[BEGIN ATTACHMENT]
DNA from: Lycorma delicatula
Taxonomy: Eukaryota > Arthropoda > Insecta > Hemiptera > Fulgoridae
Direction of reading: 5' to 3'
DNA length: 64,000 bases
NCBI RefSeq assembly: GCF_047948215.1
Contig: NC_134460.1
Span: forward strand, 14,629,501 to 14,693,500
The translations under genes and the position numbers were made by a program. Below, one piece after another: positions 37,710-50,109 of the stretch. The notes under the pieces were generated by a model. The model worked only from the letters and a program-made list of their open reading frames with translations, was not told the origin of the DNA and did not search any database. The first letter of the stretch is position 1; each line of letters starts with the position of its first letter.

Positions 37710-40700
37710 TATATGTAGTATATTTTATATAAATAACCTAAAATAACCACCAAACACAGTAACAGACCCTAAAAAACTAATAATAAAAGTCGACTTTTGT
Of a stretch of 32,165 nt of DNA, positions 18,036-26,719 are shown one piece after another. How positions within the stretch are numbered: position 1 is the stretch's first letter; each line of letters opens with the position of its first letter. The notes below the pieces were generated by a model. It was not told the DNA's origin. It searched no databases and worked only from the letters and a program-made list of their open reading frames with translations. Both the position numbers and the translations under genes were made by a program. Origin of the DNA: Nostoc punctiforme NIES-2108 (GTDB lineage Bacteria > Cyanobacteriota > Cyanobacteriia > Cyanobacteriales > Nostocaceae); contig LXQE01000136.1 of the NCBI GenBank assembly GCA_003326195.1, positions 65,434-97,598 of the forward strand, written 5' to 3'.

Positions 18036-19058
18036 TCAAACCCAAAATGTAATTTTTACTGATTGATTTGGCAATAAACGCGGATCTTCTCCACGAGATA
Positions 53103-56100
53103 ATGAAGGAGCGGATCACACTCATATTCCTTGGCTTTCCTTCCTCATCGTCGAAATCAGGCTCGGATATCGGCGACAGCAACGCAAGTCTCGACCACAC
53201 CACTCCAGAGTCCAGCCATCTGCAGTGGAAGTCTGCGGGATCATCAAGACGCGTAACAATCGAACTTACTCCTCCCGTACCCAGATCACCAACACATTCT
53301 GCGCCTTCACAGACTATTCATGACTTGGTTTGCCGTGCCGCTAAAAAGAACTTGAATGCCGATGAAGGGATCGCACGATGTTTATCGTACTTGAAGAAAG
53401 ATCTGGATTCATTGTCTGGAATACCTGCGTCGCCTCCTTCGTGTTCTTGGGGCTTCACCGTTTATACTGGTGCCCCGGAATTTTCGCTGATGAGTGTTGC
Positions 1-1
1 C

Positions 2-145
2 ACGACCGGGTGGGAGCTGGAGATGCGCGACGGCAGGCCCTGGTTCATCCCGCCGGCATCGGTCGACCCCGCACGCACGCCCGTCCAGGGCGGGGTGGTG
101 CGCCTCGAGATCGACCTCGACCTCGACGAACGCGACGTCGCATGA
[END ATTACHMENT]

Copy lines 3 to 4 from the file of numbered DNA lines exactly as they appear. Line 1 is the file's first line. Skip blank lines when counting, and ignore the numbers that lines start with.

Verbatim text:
Direction of reading: 5' to 3'
DNA length: 64,000 bases